What Do Fish See?

By Greg LaBonte

I’m currently teaching a 300 level Ichthyology course at a college in Maine and while reviewing our textbook, I stumbled upon the section covering fish vision. This inspired me to write about my knowledge regarding exactly what a brook trout can and cannot see. Depending on what kind of fish you are, you see the world differently, but for this article, we will focus strictly on the brook trout (Salvelinus  fontinalis). 


Before we dive into the trout, you must have a basic understanding of how vision works. Visible light to humans, a part of the electromagnetic spectrum, bounces around in the form of a wave. The largest visible waves in the spectrum at 700nm, appear red to humans, whereas the smallest waves (400 nm) appear blue.

Various wavelengths of light penetrate the eye and are focused onto the retina. On our retinas, we have photoreceptors called rods and cones, just as brook trout do. Rods register light in black and white, whereas our cones register color (or different wavelengths of light). 

Humans have 3 different cones, red, green, and blue. Peak absorption for humans occurs at 565nm for red cones, 535nm for green cones, and 440nm for blue cones.What is peak absorption? Peak absorption is where the cone is most sensitive. Our blue cones can actually see light between 400-550nm, which is violet, blue, green, and a little yellow. So, the names of the cones are kind of a misnomer, as there is tremendous overlap in all three. However, all three cones come together to give us our vision, our perception of the world. Trout are no different, they use rods and cones to perceive various wavelengths of light!  

Brook trout though, they 1-up us. They have four color receptors that pick up light wavelengths, peaking at 600 nm (red), 530 nm (green), 440 nm (blue) and 355 nm (ultra-violet). Ah, there it is… yes brook trout can see ultra-violet light, sometimes…. So, let’s compare:

Red cones:

Ours are peak at 565nm, brook trout peak at 600 nm. What does this mean? This means brook trout can see deeper reds, more shades of red. Where we see a dark red color, trout are seeing a much more definite and vibrant color of red. This allows trout to see much better in conditions of low light, where light entering our planet hits our atmosphere and creates a lot of reddish wavelengths. We know it as the colors of a sunset or sunrise. The beautiful oranges and reds that dance across our sky. Visually appealing to us, visually bright to a brook trout. As long as brookies are within the top 3-5’ of the water column, as red light can’t penetrate much deeper than 5’. Red light is a welcomed sight for a brook trout.  Brook trout’s ability to see red light, could this be a possible explanation for their affinity for feeding during early morning and late in the evening? Perhaps.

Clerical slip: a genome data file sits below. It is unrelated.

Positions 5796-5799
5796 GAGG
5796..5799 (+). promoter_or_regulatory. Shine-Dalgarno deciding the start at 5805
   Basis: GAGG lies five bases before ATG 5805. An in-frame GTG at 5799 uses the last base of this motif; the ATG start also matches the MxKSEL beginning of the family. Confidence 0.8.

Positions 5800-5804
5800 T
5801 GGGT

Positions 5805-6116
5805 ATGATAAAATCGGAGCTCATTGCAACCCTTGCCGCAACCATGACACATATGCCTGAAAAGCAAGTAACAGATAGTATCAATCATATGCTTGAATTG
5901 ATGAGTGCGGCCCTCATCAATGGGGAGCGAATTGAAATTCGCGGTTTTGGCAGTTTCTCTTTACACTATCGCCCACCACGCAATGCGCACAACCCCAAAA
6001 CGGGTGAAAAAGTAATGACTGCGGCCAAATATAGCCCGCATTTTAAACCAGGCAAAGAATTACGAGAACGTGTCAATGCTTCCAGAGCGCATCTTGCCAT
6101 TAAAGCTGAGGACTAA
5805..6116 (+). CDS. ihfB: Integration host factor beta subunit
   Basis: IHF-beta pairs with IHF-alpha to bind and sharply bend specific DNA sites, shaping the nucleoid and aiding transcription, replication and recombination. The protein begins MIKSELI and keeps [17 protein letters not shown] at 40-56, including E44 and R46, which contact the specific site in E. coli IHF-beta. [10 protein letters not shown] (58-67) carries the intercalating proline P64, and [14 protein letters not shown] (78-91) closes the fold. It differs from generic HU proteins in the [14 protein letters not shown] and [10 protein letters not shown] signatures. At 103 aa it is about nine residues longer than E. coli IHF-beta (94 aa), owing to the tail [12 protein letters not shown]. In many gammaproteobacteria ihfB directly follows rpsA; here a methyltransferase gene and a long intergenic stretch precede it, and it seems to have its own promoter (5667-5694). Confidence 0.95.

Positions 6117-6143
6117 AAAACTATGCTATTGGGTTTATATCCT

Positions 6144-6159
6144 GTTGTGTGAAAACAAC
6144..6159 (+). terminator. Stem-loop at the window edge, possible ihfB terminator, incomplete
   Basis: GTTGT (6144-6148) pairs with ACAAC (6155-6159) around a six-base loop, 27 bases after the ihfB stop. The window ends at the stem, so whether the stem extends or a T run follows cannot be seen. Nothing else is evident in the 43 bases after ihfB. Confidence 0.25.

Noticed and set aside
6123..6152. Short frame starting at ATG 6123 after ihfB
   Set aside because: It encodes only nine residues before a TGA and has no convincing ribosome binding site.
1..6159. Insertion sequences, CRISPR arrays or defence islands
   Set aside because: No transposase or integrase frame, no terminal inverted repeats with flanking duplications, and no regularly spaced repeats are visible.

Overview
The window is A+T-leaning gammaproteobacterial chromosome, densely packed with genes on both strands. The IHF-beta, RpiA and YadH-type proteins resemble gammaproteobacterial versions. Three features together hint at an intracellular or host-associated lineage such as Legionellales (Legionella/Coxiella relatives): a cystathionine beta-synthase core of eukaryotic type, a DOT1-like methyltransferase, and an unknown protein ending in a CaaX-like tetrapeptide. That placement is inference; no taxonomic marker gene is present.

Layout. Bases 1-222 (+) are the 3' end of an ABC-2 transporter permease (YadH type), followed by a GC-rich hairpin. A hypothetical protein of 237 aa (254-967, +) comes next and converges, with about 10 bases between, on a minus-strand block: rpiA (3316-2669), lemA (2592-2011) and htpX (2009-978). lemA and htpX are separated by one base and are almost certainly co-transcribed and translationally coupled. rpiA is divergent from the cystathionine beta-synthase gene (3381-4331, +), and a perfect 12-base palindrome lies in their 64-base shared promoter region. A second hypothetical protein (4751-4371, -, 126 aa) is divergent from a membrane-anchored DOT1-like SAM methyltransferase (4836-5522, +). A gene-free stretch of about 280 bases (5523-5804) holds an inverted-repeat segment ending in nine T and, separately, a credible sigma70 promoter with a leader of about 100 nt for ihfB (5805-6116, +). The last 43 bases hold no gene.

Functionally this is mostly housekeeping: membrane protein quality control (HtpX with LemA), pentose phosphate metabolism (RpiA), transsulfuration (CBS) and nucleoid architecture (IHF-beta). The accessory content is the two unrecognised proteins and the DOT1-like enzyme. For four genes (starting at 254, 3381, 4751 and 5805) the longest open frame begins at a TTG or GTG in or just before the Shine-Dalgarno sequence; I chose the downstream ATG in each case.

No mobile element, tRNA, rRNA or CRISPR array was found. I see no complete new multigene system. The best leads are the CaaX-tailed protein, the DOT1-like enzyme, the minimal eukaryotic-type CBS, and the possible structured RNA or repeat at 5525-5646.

Green and Blue Cones:

There isn’t much to say here, brook trout green and blue cones and our green and blue cones are virtually identical. What you see is what they see here, kind of cool to think about.


UV Cones:

Okay, so yes, brook trout can see UV, however, it’s been shown that trout lose the ability to see UV light after they are older than 2. Some studies have shown that the cones associated with UV can simply be dormant and regain use if certain thyroidal hormones are triggered (Browman and Hawryshyn 1993). Thyroidal hormones are commonly active during spawning, which is why some scientists believe trout gearing up to spawn regain the ability to see UV light. A possible and logical explanation for why bright colored streamers (often having UV signatures) create reactionary strikes. Why do Montreal whores, which have tremendous UV signatures, not have an all-black variant? Perhaps, it is the UV. We can’t even imagine what this looks like, we can’t see UV, we can’t really imagine it, but we can take advantage of it in our flies.


Now, who is to say that a 3 year old brook trout hasn’t retained their ability to see UV? Natural variation does exist, gene regulation is a thing. Over-active thyroids are also a thing. The fact that brook trout have the ability to see UV at some points in their lives encourages me enough to add UV hotspots in some of my flies. Perhaps I run into a 6 year old brook trout with an overactive thyroid gland. What’s the harm in adding UV hotspots? Some aquatic invertebrates even have UV signatures and what more are anglers than mere con-artists.